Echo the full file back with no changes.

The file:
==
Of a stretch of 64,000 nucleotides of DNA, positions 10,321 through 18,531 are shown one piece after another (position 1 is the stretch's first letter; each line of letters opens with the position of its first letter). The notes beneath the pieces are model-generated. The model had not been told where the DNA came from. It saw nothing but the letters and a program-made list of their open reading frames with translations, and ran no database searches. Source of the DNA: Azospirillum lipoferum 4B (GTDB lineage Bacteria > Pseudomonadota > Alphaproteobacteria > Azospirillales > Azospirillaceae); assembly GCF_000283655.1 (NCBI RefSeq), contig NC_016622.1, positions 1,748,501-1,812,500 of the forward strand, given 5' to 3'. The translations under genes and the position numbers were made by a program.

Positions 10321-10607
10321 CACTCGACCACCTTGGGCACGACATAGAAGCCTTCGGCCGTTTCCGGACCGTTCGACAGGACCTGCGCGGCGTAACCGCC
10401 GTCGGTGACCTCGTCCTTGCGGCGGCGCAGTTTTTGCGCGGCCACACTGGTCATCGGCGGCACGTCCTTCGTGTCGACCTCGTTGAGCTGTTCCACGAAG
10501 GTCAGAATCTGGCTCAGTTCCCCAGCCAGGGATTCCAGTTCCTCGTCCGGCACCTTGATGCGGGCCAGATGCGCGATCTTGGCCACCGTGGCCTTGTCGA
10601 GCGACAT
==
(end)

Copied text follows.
Of a stretch of 64,000 nucleotides of DNA, positions 10,321 through 18,531 are shown one piece after another (position 1 is the stretch's first letter; each line of letters opens with the position of its first letter). The notes beneath the pieces are model-generated. The model had not been told where the DNA came from. It saw nothing but the letters and a program-made list of their open reading frames with translations, and ran no database searches. Source of the DNA: Azospirillum lipoferum 4B (GTDB lineage Bacteria > Pseudomonadota > Alphaproteobacteria > Azospirillales > Azospirillaceae); assembly GCF_000283655.1 (NCBI RefSeq), contig NC_016622.1, positions 1,748,501-1,812,500 of the forward strand, given 5' to 3'. The translations under genes and the position numbers were made by a program.

Positions 10321-10607
10321 CACTCGACCACCTTGGGCACGACATAGAAGCCTTCGGCCGTTTCCGGACCGTTCGACAGGACCTGCGCGGCGTAACCGCC
10401 GTCGGTGACCTCGTCCTTGCGGCGGCGCAGTTTTTGCGCGGCCACACTGGTCATCGGCGGCACGTCCTTCGTGTCGACCTCGTTGAGCTGTTCCACGAAG
10501 GTCAGAATCTGGCTCAGTTCCCCAGCCAGGGATTCCAGTTCCTCGTCCGGCACCTTGATGCGGGCCAGATGCGCGATCTTGGCCACCGTGGCCTTGTCGA
10601 GCGACAT